Thursday, June 23, 2011

The meaning of Thursday afternoon

Continuing with irregular and idiosyncratic blogging from UNISON Conference, I'll pass comment on the Thursday afternoon of Conference, traditionally given over to debating Amendments to our Rule Book.

In the late 90s, debates over Rules became the occasion for "shadow boxing" in a controversy occasioned by widespread belief that there had been political misuse of the Union's disciplinary rules.

Controversy around the Union's Rule Book subsided once a (then newly elected) General Secretary (one D Prentis) took office and signalled a more tolerant approach.

However, since 2006 there have been a number of high profile cases in which many activists have perceived once more the political misuse of our disciplinary procedures against socialist activists critical of our leadership.

These cases - debate about which cannot take place at our National Executive Council or any of its Committees, never mind at our National Delegate Conference - have created a poisonous atmosphere in some quarters, where activists fear misuse of the disciplinary procedures (or inappropriate Regional supervision of branches). Rejection of the use of administrative means to resolve political differences goes way beyond the ranks of "the left" and has now reached a point at which there is a breakdown of trust between the platform and the floor at Conference.

It is for this reason, amongst others, that Conference rejected Rule Amendment 20, which would have introduced a new Schedule (F) governing branch finances. A majority of Conference delegates clearly did not trust the assurances given by the Chair of the Finance Committee that this rule change would not undermine branch autonomy. This was not a personal judgement about the Chair of Finance, but a political judgement about the likely future conduct of UNISON nationally, reasonably informed by evidence of past behaviour.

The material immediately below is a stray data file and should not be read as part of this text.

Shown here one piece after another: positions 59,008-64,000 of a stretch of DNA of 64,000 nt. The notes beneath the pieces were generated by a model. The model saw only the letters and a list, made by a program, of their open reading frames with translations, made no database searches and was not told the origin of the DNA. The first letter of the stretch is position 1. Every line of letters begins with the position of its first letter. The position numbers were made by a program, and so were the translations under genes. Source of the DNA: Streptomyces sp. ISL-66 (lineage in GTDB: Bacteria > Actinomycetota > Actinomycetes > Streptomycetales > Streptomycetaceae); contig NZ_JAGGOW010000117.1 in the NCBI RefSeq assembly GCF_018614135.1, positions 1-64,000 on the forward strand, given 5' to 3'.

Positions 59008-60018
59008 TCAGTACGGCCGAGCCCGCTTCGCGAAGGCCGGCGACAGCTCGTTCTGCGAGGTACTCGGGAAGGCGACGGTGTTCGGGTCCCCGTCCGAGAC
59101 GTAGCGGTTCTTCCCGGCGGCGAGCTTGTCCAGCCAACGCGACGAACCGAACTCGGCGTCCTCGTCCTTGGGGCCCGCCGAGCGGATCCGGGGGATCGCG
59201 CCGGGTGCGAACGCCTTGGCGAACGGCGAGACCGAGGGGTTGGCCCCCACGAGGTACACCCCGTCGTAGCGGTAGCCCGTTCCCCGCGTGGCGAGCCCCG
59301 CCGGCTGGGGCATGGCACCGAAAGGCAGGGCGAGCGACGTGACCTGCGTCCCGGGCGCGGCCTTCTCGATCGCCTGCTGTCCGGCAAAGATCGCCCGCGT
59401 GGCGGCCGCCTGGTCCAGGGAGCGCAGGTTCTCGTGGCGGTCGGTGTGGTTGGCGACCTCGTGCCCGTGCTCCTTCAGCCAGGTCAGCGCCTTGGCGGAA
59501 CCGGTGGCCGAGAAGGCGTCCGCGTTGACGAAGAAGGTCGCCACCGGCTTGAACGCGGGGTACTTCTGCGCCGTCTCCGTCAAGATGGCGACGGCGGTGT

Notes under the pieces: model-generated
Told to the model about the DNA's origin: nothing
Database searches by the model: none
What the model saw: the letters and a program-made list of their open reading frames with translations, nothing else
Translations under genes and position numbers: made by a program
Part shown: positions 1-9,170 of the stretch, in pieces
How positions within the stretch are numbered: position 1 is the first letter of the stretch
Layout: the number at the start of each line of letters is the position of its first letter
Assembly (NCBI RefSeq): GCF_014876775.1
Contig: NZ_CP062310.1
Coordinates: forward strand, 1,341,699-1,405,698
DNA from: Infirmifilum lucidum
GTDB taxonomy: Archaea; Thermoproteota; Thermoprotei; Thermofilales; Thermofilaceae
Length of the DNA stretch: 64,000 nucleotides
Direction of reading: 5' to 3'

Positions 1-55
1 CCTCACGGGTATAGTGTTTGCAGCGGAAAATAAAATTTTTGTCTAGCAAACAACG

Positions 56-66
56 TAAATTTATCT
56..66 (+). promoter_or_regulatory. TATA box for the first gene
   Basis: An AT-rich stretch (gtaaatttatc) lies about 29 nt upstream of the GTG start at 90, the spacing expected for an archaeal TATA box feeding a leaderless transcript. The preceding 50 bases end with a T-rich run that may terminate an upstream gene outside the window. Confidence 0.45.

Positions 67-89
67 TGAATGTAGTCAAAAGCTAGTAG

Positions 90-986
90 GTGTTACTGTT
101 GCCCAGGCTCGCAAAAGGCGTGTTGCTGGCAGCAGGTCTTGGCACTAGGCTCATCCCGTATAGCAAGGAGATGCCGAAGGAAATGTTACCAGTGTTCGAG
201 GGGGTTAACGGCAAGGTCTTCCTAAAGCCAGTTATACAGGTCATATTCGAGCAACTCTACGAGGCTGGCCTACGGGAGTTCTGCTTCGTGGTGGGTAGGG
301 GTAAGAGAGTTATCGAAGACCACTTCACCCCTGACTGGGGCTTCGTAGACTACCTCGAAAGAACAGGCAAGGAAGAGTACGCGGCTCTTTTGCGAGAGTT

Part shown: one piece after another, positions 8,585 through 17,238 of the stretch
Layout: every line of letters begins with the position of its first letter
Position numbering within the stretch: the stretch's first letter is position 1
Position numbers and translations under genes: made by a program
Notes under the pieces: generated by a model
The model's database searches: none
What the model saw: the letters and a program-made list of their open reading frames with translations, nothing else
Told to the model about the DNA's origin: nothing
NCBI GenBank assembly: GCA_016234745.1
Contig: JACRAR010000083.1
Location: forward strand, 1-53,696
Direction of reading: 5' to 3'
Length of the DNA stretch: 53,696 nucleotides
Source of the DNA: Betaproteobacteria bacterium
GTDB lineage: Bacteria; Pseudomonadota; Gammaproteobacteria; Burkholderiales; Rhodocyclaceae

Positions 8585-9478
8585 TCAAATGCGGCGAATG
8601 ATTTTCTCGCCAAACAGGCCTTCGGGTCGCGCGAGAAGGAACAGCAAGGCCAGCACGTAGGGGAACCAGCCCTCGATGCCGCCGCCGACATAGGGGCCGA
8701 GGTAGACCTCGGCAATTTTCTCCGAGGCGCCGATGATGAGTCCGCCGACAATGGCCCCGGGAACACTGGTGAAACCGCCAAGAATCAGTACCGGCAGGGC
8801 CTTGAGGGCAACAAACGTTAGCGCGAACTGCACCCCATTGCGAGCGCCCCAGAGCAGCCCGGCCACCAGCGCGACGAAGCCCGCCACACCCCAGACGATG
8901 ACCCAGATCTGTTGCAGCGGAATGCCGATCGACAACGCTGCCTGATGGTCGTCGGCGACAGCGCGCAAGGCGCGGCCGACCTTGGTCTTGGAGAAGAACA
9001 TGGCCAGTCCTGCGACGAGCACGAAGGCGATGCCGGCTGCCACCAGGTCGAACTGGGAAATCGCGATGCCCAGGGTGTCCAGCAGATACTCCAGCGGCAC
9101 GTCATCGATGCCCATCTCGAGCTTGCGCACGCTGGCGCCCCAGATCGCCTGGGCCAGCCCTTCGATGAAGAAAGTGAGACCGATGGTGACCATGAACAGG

Similarly, the refusal of Conference to support an amendment to Rule I intended to ease the expulsion of fascists, on the basis of concerns that the Rule could be misused to attack socialists, was not so much a criticism of the precise Rule Amendment, as an expression of mistrust. It is easy to see why such mistrust exists on the basis of accurate understanding of the conduct of certain recent cases.

As I write we do not have the result of Card Vote 1, on Rule Amendment 11 from Bolton branch, which seeks to impose a two year limit on the sanction of being debarred from holding UNISON office. However, we do know that the NEC's "compromise" suggestion of a five year ban could not carry even a simple majority (let alone the two thirds required to amend a rule).

This result too reflected an anger, directed at the platform, over the perceived abuse of our disciplinary procedures to settle political scores.

For as long as the floor of Conference believes that the NEC cannot be relied upon to ensure fairness and impartiality in the application of UNISON's disciplinary rules, then our NEC will struggle to secure support even for Rule Amendments which may very well be in the best interests of our members.

On Tuesday, our General Secretary said that there were "no enemies in the hall" - it will be for the incoming NEC to consider how to give effect to this statement in practice. Can we redirect resources being wasted on avoidable litigation? Can we steer officials away from recommending disciplinary charges which are politically motivated? Can we call a halt to processes which have yet to reach their final conclusion in order to reconsider whether they are in the best interests of our members? Can we look into past cases in order to consider whether UNISON is responsible for injustices and - if so - how to remedy them?

In a world in which members of the Manchester branch, at the Peoples' History Museum, can host an exhibition full of praise for the Lambeth branch, surely anything is possible...

Sent using BlackBerry® from Orange

No comments: